In Customer Experience

If you’ve come here, chances are you are looking for a solution to your support woes. Trust me, I get it, it can definitely be painful at times! Some days you may even want to throw in the towel.

I‘ve worked in customer service for over ten years in both B2C and B2B environments, including retail, business and IT. And when it comes down to customer service, no matter what or who I was supporting, I followed a similar strategic approach.

Start Friendly

A critical part of your job is knowing how to balance being personal with addressing the issue in an effective way regardless of the medium you are communicating.

One of the best ways to start off an email is to address the issue and to talk to the individual on a personal, friendly level. Starting with “Hello, John,” and then stating “I’m sorry to hear that you are having an issue” gives the customer the impression that you are willing to work together to find the problem. The same approach can be used when answering the phone. Your tone matters and even smiling matters too. According to Michael Coburn, Nestle placed mirrors at phone reps’ stations!

Be Empathetic

Once you’re got off to a friendly start, you’ll notice most people are ready to open up! This is when you need to build empathy and put yourself in their shoes. For some businesses, every minute of downtime can mean substantial revenue lost. Reaffirming you understand and that you care is critical at this stage. A 1993 study around the Peak-end rule found that people judge an experience by its most intense point and how it ends.

Don’t Be Robotic

Anywhere I have ever worked usually has a ticketing system and a process for handling customer support. This was usually some form of knowledge base with step-by-step instructions on how to resolve problems.

The challenge, though, is that people hate being served by robots! With email, support tickets, and live chat, you need to show your customer that you are more than just text on a screen. It is easy to get caught up in following a process. When solving problems, be human, throw in some humour or build rapport. Just whatever you do – don’t come across as reading a script!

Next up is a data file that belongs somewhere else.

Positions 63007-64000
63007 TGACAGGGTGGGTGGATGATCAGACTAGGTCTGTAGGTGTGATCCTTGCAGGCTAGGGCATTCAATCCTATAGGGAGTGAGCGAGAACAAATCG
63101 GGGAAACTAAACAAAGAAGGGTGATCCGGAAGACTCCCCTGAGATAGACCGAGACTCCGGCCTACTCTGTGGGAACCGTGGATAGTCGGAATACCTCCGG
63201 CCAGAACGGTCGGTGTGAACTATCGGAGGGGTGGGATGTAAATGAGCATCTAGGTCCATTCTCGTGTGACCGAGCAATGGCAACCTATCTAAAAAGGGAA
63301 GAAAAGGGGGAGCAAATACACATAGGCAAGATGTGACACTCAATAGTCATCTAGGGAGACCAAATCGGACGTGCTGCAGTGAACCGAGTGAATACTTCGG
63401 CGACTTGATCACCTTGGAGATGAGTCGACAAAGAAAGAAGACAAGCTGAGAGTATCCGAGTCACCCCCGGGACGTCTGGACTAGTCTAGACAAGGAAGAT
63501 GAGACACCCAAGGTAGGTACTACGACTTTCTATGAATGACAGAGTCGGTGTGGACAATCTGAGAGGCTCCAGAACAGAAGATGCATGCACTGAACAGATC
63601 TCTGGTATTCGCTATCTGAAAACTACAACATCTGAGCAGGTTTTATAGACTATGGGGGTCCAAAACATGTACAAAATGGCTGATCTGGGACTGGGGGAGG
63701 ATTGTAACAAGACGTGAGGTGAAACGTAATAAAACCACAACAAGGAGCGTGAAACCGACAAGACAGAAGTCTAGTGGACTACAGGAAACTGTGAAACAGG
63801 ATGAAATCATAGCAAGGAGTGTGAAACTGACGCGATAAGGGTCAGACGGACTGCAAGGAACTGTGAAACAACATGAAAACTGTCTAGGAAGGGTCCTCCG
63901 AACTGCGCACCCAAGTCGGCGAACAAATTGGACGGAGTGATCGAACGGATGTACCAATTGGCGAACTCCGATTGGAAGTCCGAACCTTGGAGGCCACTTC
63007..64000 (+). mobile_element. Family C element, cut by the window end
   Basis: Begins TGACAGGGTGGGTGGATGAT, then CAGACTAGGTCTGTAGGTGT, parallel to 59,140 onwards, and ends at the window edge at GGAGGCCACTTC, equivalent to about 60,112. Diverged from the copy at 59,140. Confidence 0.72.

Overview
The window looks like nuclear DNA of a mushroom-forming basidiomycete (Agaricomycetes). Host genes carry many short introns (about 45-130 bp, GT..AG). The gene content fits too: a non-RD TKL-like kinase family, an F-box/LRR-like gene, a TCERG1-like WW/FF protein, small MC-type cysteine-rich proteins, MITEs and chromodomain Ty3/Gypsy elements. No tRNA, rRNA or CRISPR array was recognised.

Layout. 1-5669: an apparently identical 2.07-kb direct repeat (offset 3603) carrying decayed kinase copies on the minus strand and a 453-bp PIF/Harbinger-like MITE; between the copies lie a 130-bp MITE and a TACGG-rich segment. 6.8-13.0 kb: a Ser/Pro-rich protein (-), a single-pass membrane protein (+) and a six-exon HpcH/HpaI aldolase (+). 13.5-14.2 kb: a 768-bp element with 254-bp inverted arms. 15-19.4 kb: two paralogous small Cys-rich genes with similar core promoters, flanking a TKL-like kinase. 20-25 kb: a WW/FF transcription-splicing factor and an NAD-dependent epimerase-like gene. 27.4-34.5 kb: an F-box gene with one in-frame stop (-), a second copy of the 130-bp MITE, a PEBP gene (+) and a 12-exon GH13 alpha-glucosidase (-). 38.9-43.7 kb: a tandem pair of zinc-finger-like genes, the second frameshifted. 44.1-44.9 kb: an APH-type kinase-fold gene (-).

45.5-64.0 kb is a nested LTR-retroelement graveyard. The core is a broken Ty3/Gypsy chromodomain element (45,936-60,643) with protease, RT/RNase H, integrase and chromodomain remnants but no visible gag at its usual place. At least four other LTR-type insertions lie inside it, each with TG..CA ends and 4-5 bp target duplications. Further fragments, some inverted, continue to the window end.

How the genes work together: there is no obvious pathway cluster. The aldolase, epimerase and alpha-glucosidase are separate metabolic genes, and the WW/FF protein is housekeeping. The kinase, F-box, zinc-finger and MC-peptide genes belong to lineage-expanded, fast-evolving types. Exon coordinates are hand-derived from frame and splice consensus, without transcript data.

Adapt To The Situation

Every situation is different, in some instances you may need to work harder to show empathy and in others you may get the sense they are in a rush.

Here are two unique situations that illustrate when different approaches are appropriate:

Issue Type: Important and business critical
Issue: Website unresponsive, database error, cannot login.
Clients Emotions: Anxious, agitated, worried, concerned, impatient.
Response Type: Provide client with reassurance. If available, give the client information about the situation to try and diffuse the tension.
Next Actions: Be apologetic, have empathy and think about the position that they are coming from.

Issue Type: Low – not urgent
Issue: Spelling error needs to be corrected.
Clients Emotions: Patient, friendly, understanding.
Response Type: Lighter dialogue, tell them that you are working on addressing the problem, show your personality.
Next Actions: Once the problem has been resolved, sign off with something that will stand out like “have a great weekend,” for example.

Leave It Open Ended

At the end of your contact with the customer, even if the issue is completely resolved, it is always good to leave off on “If you have any other questions, do not hesitate to send me an email.” With this approach, they end the conversation but you also leave them in a position where they feel like the issue has been resolved but will feel comfortable reaching out to you if another problem arises in the future.

Bad Customer Service Affects Everyone

The long-term impact of bad customer service can impact all areas of a business. A report by the people at Zendesk uncovered some interesting stats about how consumers and their future buying habits are influenced by customer service. Another study by Ancora Learning found that “better human service” as the most sought after improvement desired for Customer Service Reps. Remember, no business is perfect, but I have found that following my approach has allowed me to enjoy my job while hopefully brightening up someone’s day!

What other tips do you have for providing best-in-class customer service?

Start typing and press Enter to search